Prenatal Care: Taking Care of Yourself and Your Baby before Shes Born

One of the most frequent questions women ask about prenatal care is when they should begin receiving it. In reality, the best time to begin prenatal care is right now, even if you aren’t even pregnant yet. Whether you are still trying to conceive or in your third trimester, prenatal care can greatly benefit both you and your baby. Many of the things you will receive for prenatal care can even be carried over after your baby is born, while you are breastfeeding.

If you are not yet pregnant, you can still do several things to prepare yourself for pregnancy. Start by eating a healthy, balanced diet, and exercising regularly. Exercise is good for you and for your baby during a pregnancy, but it can be difficult to start an exercise regimen after you become pregnant. Most doctors agree that you can continue most forms of exercise while you are pregnant under normal conditions as long as you feel you are able to do so, but adding new exercise regimens is not generally recommended. In addition to healthy diet and exercise, consider taking an appropriate multivitamin.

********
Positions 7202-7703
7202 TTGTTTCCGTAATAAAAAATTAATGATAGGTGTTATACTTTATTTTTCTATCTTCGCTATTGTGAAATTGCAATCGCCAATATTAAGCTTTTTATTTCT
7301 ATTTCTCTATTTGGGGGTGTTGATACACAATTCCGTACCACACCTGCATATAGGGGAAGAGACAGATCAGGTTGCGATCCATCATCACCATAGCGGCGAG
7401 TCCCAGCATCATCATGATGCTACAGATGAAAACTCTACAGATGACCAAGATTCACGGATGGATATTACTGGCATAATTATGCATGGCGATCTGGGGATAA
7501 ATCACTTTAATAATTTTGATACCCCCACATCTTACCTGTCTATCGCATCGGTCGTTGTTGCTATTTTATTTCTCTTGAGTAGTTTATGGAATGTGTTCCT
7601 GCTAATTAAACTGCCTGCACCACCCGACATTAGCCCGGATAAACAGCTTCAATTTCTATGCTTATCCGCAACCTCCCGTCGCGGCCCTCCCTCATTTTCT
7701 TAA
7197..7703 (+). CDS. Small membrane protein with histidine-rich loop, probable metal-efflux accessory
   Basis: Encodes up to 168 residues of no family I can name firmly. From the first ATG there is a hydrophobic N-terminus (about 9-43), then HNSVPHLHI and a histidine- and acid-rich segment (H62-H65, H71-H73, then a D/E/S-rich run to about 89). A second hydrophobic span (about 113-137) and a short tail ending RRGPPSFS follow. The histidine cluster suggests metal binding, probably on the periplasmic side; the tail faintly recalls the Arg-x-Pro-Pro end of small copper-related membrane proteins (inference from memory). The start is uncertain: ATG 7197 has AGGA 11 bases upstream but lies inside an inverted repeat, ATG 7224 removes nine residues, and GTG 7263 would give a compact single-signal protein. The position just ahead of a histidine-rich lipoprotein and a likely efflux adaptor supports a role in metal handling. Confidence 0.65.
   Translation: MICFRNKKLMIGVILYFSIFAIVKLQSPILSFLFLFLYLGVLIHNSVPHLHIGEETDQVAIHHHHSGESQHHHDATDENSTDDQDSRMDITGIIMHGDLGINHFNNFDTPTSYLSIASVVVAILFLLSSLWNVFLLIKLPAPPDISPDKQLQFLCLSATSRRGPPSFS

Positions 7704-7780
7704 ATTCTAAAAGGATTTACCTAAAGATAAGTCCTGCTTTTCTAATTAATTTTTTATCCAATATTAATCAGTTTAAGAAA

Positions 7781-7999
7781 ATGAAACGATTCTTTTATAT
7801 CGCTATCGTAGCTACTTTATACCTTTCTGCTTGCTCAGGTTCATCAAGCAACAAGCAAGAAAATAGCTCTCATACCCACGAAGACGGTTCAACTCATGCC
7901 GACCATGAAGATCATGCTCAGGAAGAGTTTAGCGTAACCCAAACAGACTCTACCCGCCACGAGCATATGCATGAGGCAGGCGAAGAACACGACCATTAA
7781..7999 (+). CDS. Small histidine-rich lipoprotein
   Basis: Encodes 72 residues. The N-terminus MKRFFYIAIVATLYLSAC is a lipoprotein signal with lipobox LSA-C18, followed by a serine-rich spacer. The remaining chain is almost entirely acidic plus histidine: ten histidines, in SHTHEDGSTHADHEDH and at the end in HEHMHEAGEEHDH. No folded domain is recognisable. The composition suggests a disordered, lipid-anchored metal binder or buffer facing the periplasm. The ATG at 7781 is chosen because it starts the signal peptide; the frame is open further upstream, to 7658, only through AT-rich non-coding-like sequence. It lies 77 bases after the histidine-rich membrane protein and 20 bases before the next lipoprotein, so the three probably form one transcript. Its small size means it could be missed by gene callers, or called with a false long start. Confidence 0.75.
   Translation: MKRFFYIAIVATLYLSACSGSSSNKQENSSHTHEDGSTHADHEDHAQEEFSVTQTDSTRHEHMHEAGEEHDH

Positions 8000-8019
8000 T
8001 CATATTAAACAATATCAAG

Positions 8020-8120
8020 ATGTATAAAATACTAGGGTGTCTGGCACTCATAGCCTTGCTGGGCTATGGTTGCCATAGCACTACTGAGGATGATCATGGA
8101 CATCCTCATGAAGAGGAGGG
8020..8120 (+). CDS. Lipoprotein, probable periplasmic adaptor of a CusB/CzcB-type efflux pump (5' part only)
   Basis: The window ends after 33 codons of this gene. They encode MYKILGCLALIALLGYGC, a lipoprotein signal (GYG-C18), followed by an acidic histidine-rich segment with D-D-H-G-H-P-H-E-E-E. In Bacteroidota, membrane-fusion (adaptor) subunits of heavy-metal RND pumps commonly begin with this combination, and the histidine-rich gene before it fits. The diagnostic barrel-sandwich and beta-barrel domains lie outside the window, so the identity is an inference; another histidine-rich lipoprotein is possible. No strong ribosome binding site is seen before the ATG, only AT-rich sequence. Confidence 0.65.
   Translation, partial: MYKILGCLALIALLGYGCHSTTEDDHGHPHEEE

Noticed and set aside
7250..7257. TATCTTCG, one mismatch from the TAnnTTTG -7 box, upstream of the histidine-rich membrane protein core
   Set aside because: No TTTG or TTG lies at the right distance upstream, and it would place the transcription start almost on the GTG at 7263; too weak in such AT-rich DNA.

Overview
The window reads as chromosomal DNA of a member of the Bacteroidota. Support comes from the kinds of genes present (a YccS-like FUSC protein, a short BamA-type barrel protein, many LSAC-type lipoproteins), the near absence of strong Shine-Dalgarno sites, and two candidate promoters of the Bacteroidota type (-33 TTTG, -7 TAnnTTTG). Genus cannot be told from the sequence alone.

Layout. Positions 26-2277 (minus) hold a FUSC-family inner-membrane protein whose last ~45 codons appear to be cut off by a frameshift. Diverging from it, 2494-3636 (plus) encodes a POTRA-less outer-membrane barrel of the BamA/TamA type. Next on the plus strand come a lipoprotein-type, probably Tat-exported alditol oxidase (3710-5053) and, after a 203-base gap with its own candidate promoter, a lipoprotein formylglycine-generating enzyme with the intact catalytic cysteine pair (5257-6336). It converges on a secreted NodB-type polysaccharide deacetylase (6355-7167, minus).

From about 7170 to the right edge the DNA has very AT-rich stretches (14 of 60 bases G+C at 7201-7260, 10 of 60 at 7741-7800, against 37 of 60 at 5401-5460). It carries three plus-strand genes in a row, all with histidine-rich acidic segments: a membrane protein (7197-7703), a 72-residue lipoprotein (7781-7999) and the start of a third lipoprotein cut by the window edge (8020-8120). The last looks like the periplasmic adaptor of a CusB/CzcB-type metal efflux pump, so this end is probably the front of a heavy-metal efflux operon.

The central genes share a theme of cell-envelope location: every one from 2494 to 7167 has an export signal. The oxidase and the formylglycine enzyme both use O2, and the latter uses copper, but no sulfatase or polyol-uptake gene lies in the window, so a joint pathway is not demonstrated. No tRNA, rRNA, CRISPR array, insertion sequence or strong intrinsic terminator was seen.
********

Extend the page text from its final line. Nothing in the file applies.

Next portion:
When you suspect that you might be pregnant, you should set up a visit with your doctor. Of course, you can confirm your pregnancy with a pregnancy test first. But even if you do, your doctor will test you to see if you are, in fact, pregnant, and to make sure that everything is progressing as it should at this early stage. Your doctor will likely talk to you about your diet.

While many people will tell you that you’re eating for two now, there’s not need to eat much more than you normally do. You are eating for two, but one of the ones you’re eating for is very small, so even at the height of your pregnancy, you’ll only need an extra 300 Calories or so.

During this time, your doctor will set up a schedule for visits, so that you can receive regular prenatal care. Make it a point not to miss any of your scheduled visits. If you are unable to make a scheduled visit, reschedule it as soon as possible. Your doctor will set up your visits at strategic times throughout your pregnancy so that she can monitor your health and your baby’s health and development.

You will likely be prescribed prenatal vitamins. Take them as directed. Your body will need the nutrients. If you smoke, stop smoking. Your doctor can suggest a number of methods to help you stop if you are having trouble quitting. You should also avoid alcohol completely, and cut down to 1 cup of coffee or one caffeinated soda per day.

Leila Pereira
Leila Pereira
I work in occupational therapy and occupational science. I specialize in early intervention pediatrics for children from birth to three years old; with an emphasis on children with autism. My goals are to support the achievement of developmental milestones in your child while collaborating with caregivers & parents; including play skill development, education, leisure, rest and sleep, feeding, nutrition and social participation. Licensed by the California Board of Occupational Therapy

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